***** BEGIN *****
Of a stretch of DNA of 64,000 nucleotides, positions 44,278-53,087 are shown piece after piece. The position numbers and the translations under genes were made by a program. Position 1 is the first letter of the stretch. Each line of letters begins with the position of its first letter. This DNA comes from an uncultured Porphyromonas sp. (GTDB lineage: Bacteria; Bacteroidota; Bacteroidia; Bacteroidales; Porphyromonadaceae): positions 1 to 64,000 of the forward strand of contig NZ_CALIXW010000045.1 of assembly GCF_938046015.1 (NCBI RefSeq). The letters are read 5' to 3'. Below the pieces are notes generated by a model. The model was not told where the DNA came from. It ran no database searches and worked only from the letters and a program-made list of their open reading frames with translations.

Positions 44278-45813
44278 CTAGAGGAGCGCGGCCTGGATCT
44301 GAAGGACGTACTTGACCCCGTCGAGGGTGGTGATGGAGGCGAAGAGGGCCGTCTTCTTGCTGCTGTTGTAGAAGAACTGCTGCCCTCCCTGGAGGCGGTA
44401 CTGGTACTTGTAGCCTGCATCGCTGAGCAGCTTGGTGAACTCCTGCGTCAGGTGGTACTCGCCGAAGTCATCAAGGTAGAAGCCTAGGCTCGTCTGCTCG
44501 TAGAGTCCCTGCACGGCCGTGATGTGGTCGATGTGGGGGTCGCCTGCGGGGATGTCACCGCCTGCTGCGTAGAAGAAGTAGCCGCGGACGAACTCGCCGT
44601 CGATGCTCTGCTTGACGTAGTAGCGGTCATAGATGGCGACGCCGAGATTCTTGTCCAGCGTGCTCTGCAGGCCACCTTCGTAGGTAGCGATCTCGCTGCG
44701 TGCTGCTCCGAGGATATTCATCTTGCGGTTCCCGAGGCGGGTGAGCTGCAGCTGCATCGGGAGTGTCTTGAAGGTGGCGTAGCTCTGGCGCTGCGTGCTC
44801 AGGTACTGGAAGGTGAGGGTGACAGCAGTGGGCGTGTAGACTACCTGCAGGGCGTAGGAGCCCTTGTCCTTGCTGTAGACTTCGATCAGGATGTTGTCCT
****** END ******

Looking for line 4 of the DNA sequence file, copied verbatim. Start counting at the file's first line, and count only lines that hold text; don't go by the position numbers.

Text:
44301 GAAGGACGTACTTGACCCCGTCGAGGGTGGTGATGGAGGCGAAGAGGGCCGTCTTCTTGCTGCTGTTGTAGAAGAACTGCTGCCCTCCCTGGAGGCGGTA